Flecks of gray polish remain on two of my toenails. The rest of the polish has chipped off over the past nine weeks. I don’t want to take it off; the polish should stay there until it disappears all by itself. I put it on the day of my mother’s funeral. I’m not eager for it to go away.
The orchid started to lose its flowers this week. For more than two months, its branches have been filled with crisp and healthy flowers, elegant and white. I’ve never had the patience to grow or maintain orchids. They require too much care; I need a plant that calls for only sun and occasional water—not much of me. But orchids are needy and demanding; they require attention. There were, however, a perfect fit for my mother, who grew dozens of them, carefully urging the flowers to bloom long after anyone else would think the orchid dead. This orchid is the only one of hers I have; I gave the others to her friends in the days after her funeral. I hate that I have this one in my house; it should be with her. She should be taking care of it, not me.
My mom had dozens and dozens of plants in her house, the orchids were one of the many kinds she nurtured over the years. One day, years ago, a neighbor kid walked in the house, saw her plants, and exclaimed, “It’s a jungle in here!”
She had 10 green thumbs and endless patience for growing things. I’ve killed cacti without any effort. In retrospect, the lack of effort is probably why I killed those cacti.
Now, though, I’ve inherited several of my Mom’s plants. And it stresses me out. What if that beautiful Christmas cactus she loved so much dies? It’s in my kitchen, and even though it’s budding little pink flowers—a sign it’s doing well—I could kill this plant at any moment. And what about those other plants I took from her house? The ones she loved. They are a reminder of her, of course, and I love them for that. They make me feel that she’s with us. She’d laugh if she knew I had them. “You have to water plants for them to live, Kimberly!” she’d say.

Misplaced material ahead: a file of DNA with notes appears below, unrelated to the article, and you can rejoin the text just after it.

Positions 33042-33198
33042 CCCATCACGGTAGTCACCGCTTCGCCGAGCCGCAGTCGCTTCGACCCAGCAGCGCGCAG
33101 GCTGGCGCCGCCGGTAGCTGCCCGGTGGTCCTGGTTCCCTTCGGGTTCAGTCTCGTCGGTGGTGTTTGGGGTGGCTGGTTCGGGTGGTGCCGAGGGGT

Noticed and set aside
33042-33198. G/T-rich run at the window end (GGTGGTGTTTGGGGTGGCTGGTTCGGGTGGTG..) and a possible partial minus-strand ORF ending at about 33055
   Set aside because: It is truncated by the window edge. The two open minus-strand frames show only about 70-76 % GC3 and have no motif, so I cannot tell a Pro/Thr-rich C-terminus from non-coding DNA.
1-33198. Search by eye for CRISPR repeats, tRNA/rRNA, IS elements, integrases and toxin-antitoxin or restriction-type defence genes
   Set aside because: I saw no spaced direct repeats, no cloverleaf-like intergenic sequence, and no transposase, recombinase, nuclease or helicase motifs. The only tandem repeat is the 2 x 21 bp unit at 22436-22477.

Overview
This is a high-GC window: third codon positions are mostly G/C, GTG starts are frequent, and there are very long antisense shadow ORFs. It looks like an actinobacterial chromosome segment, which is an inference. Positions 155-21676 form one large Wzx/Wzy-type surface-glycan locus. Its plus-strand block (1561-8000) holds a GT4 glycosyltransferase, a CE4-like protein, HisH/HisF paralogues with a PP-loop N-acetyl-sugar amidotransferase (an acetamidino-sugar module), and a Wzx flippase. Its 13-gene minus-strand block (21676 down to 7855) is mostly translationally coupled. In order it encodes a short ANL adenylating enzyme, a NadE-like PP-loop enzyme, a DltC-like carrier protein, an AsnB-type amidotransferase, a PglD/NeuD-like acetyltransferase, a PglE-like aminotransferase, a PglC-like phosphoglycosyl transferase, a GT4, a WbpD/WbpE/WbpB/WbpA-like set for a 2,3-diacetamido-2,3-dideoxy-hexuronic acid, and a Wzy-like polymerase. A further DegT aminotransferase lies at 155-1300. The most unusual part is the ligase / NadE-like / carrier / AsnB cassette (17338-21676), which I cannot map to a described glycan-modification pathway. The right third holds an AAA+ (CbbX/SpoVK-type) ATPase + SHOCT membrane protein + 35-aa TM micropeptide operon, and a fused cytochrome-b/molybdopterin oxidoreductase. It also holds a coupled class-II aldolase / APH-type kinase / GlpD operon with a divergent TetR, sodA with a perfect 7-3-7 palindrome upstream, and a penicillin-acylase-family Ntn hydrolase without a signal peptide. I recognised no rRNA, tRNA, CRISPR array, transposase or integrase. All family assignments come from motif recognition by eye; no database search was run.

“How are you?”
In the weeks since my mother died, I get asked this a lot. People ask with their heads titled to the side, questioning, curious. The question is respectful and said with kindness. My answer is the same: “I’m okay.”
That’s the truth. Okay. Sometimes, I’m fine—which, in my book, is a step up from okay. Sometimes, I’m not okay or fine at all.
[A digression: I had a funny conversation with G this morning. “Mommy, are there are more words like OK?”
“What do you mean ‘words like OK’?” I asked.
“Words where the letters are the word,” she explained.
It was too early in the morning to access my internal dictionary so I tried a different tactic. “Some people spell OK as O-K. Other people spell is o-k-a-y.”
Mind blown, she stared at me, at a loss for words—which never happens.]
I’m okay, I believe, because I have a family that needs me to be okay, and that makes me grateful. They are a life raft amid the never ending waves of grief.
A dear friend sent me an email the other day with a picture of a medal and a note that said, “…you seem to be managing it all as thoughtfully and productively as you always have. From my perspective you are one of those rare women who is truly doing and having it all! You deserve a medal from your family, your colleagues, and probably your friends.”
I responded with “The medal is lovely, but truly, I am just trying to keep from drowning.”
She replied a picture of a life raft. Which was perfect. I need that now, and really, everyone, no matter if they are facing the loss of a loved one or not, needs a life raft from time to time.
This post is titled Part 1 because, I think, I’ll be writing more about grief here on Red Shutters. I’m working through what that means and what shape that will take. Thanks for being here.